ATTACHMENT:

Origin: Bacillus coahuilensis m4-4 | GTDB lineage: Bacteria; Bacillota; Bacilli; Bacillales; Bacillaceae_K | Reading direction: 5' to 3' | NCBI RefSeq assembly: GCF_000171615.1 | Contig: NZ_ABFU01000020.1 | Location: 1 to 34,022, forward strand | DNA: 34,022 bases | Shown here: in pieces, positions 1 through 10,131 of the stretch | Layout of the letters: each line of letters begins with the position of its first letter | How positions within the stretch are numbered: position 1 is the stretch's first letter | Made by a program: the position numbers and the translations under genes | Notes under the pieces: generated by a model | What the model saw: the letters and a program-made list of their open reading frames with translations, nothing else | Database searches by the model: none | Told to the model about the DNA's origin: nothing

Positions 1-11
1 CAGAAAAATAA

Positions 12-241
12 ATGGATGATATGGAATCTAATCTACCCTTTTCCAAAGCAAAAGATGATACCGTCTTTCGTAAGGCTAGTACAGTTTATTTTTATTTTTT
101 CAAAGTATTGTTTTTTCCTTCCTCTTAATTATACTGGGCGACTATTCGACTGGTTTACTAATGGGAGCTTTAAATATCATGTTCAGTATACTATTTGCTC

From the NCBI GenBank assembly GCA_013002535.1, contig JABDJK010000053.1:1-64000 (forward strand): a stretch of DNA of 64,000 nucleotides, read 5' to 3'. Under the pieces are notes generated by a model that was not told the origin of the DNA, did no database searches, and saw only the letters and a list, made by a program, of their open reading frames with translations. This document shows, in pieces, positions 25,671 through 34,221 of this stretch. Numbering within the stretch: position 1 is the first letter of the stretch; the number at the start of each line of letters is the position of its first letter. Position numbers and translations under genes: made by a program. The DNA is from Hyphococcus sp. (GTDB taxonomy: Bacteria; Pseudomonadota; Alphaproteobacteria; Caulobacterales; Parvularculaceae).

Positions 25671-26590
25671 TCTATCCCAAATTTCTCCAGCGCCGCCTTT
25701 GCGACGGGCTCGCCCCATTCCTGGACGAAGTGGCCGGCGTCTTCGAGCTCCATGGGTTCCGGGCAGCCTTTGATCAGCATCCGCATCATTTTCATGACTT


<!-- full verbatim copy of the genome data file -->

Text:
Origin: Bacillus coahuilensis m4-4 | GTDB lineage: Bacteria; Bacillota; Bacilli; Bacillales; Bacillaceae_K | Reading direction: 5' to 3' | NCBI RefSeq assembly: GCF_000171615.1 | Contig: NZ_ABFU01000020.1 | Location: 1 to 34,022, forward strand | DNA: 34,022 bases | Shown here: in pieces, positions 1 through 10,131 of the stretch | Layout of the letters: each line of letters begins with the position of its first letter | How positions within the stretch are numbered: position 1 is the stretch's first letter | Made by a program: the position numbers and the translations under genes | Notes under the pieces: generated by a model | What the model saw: the letters and a program-made list of their open reading frames with translations, nothing else | Database searches by the model: none | Told to the model about the DNA's origin: nothing

Positions 1-11
1 CAGAAAAATAA

Positions 12-241
12 ATGGATGATATGGAATCTAATCTACCCTTTTCCAAAGCAAAAGATGATACCGTCTTTCGTAAGGCTAGTACAGTTTATTTTTATTTTTT
101 CAAAGTATTGTTTTTTCCTTCCTCTTAATTATACTGGGCGACTATTCGACTGGTTTACTAATGGGAGCTTTAAATATCATGTTCAGTATACTATTTGCTC

From the NCBI GenBank assembly GCA_013002535.1, contig JABDJK010000053.1:1-64000 (forward strand): a stretch of DNA of 64,000 nucleotides, read 5' to 3'. Under the pieces are notes generated by a model that was not told the origin of the DNA, did no database searches, and saw only the letters and a list, made by a program, of their open reading frames with translations. This document shows, in pieces, positions 25,671 through 34,221 of this stretch. Numbering within the stretch: position 1 is the first letter of the stretch; the number at the start of each line of letters is the position of its first letter. Position numbers and translations under genes: made by a program. The DNA is from Hyphococcus sp. (GTDB taxonomy: Bacteria; Pseudomonadota; Alphaproteobacteria; Caulobacterales; Parvularculaceae).

Positions 25671-26590
25671 TCTATCCCAAATTTCTCCAGCGCCGCCTTT
25701 GCGACGGGCTCGCCCCATTCCTGGACGAAGTGGCCGGCGTCTTCGAGCTCCATGGGTTCCGGGCAGCCTTTGATCAGCATCCGCATCATTTTCATGACTT